No, your Pay Pal account is safe. I am not licensed to practice in Texas, so I don't know the exemptions or if your bank account (if you have one) is safe. What I advise my clients with judgments is to get an online bank account or out of state bank account or a pre-paid debit card so that it cannot be levied upon. Some suggestions - ING Direct, ally Bank, US Bank, ready debit or USAA if you are a member of the military (current or former) or a miliary dependent. Stay away from big banks with lots of branches and ATMS. And never bank with someone to whom you owe a debt (like if you have a Bank of America, Chase, Citi or Wells Fargo account and you owe a credit card or personal loan debt to Bank of America , Chase, Citi or Wells Fargo).
Anyway, PayPal is like a form on an online bank account so you can stash money there and it should be safe.
I disagree completely. If you have money ANYWHERE, that place is holding the money for you. The account can be levied/garnished like anything else. Some times, the judgment has to be entered into the record (domesticated) in another state before this can happen, but IT CAN HAPPEN.
Before you believe what someone tells you about the law, ask for citations (if they exist).
Mr. Goldstein is a Virginia-licensed attorney only. The information is not, nor is it intended to be, legal advice. You should consult an attorney for individual advice regarding your own situation. Answering this question does not in any way constitute legal representation. Contacting Mitchell Goldstein or the Goldstein Law Group does not constitute legal representation, nor is any information you provide protected by attorney-client privilege until otherwise advised.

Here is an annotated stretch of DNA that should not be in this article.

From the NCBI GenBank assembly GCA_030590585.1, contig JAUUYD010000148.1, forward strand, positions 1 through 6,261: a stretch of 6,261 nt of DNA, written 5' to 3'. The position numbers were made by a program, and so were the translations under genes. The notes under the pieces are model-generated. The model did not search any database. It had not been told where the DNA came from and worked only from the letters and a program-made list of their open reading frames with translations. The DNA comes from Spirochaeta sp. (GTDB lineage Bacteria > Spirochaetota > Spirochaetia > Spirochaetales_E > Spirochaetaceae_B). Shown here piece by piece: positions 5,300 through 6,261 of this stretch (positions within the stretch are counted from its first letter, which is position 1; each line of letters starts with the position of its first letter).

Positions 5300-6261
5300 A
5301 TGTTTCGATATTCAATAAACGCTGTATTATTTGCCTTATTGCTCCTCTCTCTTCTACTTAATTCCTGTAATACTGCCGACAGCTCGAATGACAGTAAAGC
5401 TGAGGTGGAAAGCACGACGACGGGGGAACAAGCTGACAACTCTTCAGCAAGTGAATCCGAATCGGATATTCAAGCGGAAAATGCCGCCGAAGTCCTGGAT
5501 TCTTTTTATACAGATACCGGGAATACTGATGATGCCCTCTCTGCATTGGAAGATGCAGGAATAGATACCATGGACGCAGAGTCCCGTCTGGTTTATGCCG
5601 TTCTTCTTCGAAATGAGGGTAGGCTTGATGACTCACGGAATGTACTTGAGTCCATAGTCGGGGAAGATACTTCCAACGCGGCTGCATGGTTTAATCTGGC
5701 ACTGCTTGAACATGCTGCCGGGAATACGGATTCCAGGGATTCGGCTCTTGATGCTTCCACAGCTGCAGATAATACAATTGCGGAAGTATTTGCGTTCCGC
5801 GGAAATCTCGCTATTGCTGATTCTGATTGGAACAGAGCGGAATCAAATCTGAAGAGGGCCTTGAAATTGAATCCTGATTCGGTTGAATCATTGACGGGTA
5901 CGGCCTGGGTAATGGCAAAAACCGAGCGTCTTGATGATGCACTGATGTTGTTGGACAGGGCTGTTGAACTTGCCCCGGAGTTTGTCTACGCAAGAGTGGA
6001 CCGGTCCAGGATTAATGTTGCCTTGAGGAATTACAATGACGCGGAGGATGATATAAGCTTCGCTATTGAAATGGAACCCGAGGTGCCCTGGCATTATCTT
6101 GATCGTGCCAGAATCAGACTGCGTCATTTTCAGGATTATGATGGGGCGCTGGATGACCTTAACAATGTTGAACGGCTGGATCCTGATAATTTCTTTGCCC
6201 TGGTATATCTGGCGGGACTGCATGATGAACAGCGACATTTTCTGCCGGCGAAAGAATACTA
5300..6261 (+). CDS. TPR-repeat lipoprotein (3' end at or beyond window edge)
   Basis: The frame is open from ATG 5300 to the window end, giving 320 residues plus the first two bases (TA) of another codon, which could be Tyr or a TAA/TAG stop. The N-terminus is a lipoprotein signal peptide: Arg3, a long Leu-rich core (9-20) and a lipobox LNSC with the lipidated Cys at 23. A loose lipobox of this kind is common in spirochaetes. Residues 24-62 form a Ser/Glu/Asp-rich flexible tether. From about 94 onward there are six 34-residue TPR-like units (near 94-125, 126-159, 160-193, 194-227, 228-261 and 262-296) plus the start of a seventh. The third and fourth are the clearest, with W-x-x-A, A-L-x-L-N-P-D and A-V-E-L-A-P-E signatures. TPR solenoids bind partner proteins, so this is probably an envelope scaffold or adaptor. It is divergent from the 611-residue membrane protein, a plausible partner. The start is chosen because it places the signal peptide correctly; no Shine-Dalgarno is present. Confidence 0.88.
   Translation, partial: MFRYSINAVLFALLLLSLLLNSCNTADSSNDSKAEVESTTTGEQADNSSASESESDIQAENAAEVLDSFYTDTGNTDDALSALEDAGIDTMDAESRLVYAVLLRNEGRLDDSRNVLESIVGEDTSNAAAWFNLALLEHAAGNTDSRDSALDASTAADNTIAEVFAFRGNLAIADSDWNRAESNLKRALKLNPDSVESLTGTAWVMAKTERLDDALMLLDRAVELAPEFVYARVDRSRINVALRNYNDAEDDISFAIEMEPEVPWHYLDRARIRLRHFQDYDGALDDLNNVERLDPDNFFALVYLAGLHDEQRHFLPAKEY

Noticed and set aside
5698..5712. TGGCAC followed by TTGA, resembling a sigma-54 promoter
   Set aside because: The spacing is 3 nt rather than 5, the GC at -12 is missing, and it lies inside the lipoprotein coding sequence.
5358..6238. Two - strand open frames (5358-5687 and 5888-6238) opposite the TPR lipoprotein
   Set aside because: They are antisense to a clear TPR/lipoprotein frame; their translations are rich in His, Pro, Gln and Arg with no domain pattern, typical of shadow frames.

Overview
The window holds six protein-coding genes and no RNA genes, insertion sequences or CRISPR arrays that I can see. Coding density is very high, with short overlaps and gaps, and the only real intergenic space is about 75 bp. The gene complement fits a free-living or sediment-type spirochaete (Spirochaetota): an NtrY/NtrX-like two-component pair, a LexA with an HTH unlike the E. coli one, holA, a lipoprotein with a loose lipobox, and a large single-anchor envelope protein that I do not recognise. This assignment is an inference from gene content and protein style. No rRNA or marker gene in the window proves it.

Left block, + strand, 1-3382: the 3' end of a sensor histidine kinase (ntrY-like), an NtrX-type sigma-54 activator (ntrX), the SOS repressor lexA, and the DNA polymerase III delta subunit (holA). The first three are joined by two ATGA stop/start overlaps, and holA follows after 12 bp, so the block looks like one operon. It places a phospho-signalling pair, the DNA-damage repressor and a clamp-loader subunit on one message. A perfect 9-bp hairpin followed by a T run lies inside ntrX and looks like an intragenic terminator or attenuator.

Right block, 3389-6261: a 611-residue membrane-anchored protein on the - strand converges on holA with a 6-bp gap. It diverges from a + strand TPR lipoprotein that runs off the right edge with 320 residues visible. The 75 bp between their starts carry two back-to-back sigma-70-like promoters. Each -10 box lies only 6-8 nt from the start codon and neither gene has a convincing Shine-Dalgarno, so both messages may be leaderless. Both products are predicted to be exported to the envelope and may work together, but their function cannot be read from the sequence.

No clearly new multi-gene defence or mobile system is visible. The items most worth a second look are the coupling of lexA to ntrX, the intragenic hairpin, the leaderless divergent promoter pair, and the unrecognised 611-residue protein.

You ALMOST have enough information to help you here. Assuming that the Paypal money is just money you have received or put into the account from selling goods, and isn't arguably money owed to another, or held to pay someone else, or is about to go to a child support obligation, then it is reachable by creditors.
However, the creditor has to know about it, which is unlikely unless you have revealed that information to the creditor, and that creditor has received a judgment against you.
Best is to reach out to the creditor and make a deal. Otherwise, the creditor will sue you, and probably win, and then have a judgment against you for the amount of the debt, plus attorney fees. Then the creditor will ask for discovery, and in that questioning, will ask if you have a bank account. If he's experienced, he'll ask about Paypal, and then you'll either be forced to reveal the information to him, or risk being found in contempt of court.
I'm not your attorney; my answer to your question includes assumptions. If you want me to be your attorney, I'm easy to find.